Case study: A Crime Against Art (Madrid trial)

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[1] Borrowing the form of mock trail from Andre Breton, A Crime Against Art (Madrid trial)[2] stages an Institutional Critique-esque discussion in occasion of 2007 ARCOmadrid. The project, launched by curator Tirdad Zolghadr and artist Anton Vidokle, starts with their invitations to other critics and curators by accusing themselves of being in ‘collusion with the bourgeoisie’ as well as other issues rotate around the instrumentalization of art. Such juxtaposition of lecture performance and court context raises multiple questions for research-based art practice as well as the nature of art in the age of immaterial production. For one thing, by way of self-accusation—something akin to what art intellectuals would refer as self-reflexivity—the whole discourse in the courtroom suddenly becomes counter-intuitive and to some extent creative. For example, there are moments in which prosecutors (Vasif Kortun from Platform Garanti Contemporary Art Center, Istanbul and Chus Martinez from Frankfurter Kunstverein) negate the self-negative charge uttered previously by two defendants. The debates then rotate around the topic whether Zolghadr and Vodokle shrink the space of art practice not because of them colluding with bourgeoisie but because of over-simplification of the notion of bourgeois. However, in contrast with the real critique (which hurts), all of the critical accusations in a daylong staging are embedded within semi-juridical performances. The task here, therefore, turns into keeping the ball bounces between the prosecutions and the defenses. The notion of judgment then concerns less about truth, but more about rhythm, flow and aesthetics. The collective performance did come up with the notion of the impasse in which critical accusation can no longer be as effective as it once was, therefore justifying the nature of the Madrid Trial in which criticality becomes merely emblem and self-reflexivity being a verbal rhetoric and retains no agency to endanger oneself. In its essence, however uncritical one might think it may be, the court performance did pointed out an intellectual dead end in which artistic criticality can no longer functions as it once was, and therefore there’s a cognitive divorce between criticality and creativity in the sense that they no longer necessarily intersects each other in one artistic production.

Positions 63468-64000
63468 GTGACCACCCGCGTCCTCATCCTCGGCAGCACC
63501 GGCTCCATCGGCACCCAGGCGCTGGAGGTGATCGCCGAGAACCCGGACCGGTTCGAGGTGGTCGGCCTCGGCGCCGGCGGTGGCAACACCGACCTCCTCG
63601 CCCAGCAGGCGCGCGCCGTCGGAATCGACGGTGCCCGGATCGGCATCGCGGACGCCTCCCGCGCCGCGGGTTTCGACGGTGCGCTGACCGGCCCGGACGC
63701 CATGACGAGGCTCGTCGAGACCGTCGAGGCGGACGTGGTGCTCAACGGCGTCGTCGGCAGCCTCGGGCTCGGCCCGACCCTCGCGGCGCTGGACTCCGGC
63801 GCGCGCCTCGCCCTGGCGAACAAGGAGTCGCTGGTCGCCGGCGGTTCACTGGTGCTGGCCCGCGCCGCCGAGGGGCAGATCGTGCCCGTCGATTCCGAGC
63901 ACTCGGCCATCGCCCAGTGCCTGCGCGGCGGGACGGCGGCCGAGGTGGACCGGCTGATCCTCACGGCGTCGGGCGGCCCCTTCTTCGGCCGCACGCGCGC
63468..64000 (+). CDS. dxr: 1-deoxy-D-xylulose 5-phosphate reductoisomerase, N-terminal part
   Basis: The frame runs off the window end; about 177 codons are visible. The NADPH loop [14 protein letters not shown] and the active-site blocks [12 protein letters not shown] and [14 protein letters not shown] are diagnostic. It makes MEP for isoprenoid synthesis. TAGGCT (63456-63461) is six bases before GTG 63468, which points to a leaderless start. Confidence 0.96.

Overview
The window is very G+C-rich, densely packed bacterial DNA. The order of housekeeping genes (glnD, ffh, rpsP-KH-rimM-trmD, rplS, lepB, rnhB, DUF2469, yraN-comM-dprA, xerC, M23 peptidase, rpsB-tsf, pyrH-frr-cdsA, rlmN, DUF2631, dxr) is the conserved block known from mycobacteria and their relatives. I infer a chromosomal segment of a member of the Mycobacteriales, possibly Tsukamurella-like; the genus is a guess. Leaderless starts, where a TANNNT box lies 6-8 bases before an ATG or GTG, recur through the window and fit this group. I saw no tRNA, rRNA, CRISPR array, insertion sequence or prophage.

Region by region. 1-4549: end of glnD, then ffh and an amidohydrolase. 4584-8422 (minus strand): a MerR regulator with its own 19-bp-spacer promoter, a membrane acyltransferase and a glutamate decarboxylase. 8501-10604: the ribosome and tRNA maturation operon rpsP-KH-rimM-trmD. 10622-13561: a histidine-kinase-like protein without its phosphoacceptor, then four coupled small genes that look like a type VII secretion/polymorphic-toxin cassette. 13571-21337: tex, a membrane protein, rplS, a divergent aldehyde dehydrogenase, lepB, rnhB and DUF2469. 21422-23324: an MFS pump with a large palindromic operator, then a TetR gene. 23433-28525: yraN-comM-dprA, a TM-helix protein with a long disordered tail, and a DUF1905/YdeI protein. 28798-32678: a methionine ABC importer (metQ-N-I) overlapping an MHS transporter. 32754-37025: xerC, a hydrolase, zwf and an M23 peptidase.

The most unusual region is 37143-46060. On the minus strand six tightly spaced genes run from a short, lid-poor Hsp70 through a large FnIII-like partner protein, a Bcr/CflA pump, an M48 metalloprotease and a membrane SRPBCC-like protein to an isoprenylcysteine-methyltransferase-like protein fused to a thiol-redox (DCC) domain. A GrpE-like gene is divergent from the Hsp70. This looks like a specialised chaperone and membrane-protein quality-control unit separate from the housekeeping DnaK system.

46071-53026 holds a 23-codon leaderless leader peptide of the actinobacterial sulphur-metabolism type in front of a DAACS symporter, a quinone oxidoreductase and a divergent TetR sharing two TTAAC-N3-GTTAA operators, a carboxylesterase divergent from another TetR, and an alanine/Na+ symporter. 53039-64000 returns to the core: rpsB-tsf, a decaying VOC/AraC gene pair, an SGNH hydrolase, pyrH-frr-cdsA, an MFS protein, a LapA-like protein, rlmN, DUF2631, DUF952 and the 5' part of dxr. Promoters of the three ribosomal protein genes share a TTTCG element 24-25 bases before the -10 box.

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  1. This is a case study page created for the research: From criticality to creativity: a Neoliberal word snake.
  2. A Crime Against Art. Dir. Hila Peleg. Unitednationsplazastudios, 2007.